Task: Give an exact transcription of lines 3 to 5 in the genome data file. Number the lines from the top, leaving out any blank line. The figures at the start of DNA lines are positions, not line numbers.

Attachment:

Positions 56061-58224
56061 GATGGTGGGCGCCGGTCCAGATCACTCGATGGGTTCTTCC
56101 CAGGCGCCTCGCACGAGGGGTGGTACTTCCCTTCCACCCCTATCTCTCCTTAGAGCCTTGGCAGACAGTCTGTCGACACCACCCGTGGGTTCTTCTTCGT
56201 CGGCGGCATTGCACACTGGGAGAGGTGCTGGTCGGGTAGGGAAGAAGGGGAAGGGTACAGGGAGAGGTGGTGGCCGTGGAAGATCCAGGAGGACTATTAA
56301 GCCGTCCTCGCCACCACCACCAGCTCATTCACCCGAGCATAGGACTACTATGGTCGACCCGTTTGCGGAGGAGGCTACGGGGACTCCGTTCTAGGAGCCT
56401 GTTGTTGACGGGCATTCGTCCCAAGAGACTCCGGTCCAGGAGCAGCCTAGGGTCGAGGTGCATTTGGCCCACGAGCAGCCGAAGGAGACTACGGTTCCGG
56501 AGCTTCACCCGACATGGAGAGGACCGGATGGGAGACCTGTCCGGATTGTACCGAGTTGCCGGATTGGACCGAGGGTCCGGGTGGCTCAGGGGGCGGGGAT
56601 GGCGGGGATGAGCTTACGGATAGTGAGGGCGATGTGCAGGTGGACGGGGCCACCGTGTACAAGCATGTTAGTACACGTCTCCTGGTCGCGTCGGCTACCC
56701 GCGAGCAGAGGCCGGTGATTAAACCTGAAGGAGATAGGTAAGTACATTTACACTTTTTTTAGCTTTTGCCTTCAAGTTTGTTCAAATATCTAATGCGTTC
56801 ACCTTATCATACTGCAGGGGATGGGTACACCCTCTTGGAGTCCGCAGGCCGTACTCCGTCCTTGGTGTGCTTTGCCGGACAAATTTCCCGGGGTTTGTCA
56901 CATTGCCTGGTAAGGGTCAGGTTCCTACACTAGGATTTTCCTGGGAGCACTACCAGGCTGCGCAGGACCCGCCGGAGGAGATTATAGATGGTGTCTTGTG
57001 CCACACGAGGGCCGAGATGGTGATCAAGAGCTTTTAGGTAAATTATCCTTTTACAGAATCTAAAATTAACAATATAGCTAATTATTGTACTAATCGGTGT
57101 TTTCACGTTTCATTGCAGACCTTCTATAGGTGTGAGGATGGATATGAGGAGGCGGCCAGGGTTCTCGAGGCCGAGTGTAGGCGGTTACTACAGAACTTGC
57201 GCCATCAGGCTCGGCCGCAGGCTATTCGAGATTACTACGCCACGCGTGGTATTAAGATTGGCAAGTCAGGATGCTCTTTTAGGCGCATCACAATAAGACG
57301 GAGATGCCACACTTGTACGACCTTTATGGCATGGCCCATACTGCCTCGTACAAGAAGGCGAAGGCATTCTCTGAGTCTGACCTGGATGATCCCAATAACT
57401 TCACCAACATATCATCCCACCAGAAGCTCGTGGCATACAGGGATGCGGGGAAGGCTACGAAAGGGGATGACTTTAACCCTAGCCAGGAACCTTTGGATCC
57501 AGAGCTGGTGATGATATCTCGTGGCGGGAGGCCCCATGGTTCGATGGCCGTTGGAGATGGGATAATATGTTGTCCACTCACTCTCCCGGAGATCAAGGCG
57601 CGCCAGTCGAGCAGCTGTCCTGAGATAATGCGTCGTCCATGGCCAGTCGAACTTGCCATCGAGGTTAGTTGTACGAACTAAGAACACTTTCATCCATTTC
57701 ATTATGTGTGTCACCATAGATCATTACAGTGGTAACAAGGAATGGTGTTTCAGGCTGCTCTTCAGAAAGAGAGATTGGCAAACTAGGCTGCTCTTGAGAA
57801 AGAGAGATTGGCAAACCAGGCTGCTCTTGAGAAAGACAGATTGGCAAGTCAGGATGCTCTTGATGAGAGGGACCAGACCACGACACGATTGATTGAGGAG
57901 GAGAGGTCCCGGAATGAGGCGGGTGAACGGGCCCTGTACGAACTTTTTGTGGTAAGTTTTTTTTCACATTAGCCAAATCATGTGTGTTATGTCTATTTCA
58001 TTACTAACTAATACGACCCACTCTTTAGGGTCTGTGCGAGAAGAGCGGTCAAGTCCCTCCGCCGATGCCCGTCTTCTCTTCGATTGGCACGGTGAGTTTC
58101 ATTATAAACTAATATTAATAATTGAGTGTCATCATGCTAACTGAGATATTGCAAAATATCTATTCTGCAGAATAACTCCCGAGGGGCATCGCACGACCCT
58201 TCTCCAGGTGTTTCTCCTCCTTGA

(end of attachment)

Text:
56101 CAGGCGCCTCGCACGAGGGGTGGTACTTCCCTTCCACCCCTATCTCTCCTTAGAGCCTTGGCAGACAGTCTGTCGACACCACCCGTGGGTTCTTCTTCGT
56201 CGGCGGCATTGCACACTGGGAGAGGTGCTGGTCGGGTAGGGAAGAAGGGGAAGGGTACAGGGAGAGGTGGTGGCCGTGGAAGATCCAGGAGGACTATTAA
56301 GCCGTCCTCGCCACCACCACCAGCTCATTCACCCGAGCATAGGACTACTATGGTCGACCCGTTTGCGGAGGAGGCTACGGGGACTCCGTTCTAGGAGCCT